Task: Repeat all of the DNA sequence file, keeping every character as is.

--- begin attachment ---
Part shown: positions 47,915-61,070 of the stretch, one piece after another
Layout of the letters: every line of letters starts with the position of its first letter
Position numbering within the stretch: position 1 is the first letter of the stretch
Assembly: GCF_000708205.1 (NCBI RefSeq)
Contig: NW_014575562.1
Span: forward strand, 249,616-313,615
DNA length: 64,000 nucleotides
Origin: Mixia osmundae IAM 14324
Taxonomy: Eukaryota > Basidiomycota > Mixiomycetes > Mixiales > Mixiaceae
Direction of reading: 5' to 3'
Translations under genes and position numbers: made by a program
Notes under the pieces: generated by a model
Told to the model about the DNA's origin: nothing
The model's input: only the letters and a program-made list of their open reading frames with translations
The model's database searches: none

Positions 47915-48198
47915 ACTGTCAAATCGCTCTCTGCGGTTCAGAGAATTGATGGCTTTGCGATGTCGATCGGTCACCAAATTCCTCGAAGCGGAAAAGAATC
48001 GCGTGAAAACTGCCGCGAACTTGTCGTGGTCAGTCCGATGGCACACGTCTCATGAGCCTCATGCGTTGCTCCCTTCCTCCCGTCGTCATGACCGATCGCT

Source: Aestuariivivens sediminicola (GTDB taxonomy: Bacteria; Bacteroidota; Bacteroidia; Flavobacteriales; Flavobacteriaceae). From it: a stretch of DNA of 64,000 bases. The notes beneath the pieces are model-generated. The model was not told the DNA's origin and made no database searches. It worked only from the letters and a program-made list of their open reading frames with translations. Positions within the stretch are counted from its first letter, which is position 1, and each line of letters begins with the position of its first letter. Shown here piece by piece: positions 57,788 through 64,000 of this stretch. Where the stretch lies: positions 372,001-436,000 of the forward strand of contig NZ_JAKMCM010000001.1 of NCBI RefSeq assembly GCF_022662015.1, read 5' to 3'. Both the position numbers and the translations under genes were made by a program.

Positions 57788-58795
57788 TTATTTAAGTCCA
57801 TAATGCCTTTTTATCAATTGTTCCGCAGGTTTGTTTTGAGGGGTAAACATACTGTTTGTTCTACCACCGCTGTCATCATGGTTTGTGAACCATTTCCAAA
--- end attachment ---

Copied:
Part shown: positions 47,915-61,070 of the stretch, one piece after another
Layout of the letters: every line of letters starts with the position of its first letter
Position numbering within the stretch: position 1 is the first letter of the stretch
Assembly: GCF_000708205.1 (NCBI RefSeq)
Contig: NW_014575562.1
Span: forward strand, 249,616-313,615
DNA length: 64,000 nucleotides
Origin: Mixia osmundae IAM 14324
Taxonomy: Eukaryota > Basidiomycota > Mixiomycetes > Mixiales > Mixiaceae
Direction of reading: 5' to 3'
Translations under genes and position numbers: made by a program
Notes under the pieces: generated by a model
Told to the model about the DNA's origin: nothing
The model's input: only the letters and a program-made list of their open reading frames with translations
The model's database searches: none

Positions 47915-48198
47915 ACTGTCAAATCGCTCTCTGCGGTTCAGAGAATTGATGGCTTTGCGATGTCGATCGGTCACCAAATTCCTCGAAGCGGAAAAGAATC
48001 GCGTGAAAACTGCCGCGAACTTGTCGTGGTCAGTCCGATGGCACACGTCTCATGAGCCTCATGCGTTGCTCCCTTCCTCCCGTCGTCATGACCGATCGCT

Source: Aestuariivivens sediminicola (GTDB taxonomy: Bacteria; Bacteroidota; Bacteroidia; Flavobacteriales; Flavobacteriaceae). From it: a stretch of DNA of 64,000 bases. The notes beneath the pieces are model-generated. The model was not told the DNA's origin and made no database searches. It worked only from the letters and a program-made list of their open reading frames with translations. Positions within the stretch are counted from its first letter, which is position 1, and each line of letters begins with the position of its first letter. Shown here piece by piece: positions 57,788 through 64,000 of this stretch. Where the stretch lies: positions 372,001-436,000 of the forward strand of contig NZ_JAKMCM010000001.1 of NCBI RefSeq assembly GCF_022662015.1, read 5' to 3'. Both the position numbers and the translations under genes were made by a program.

Positions 57788-58795
57788 TTATTTAAGTCCA
57801 TAATGCCTTTTTATCAATTGTTCCGCAGGTTTGTTTTGAGGGGTAAACATACTGTTTGTTCTACCACCGCTGTCATCATGGTTTGTGAACCATTTCCAAA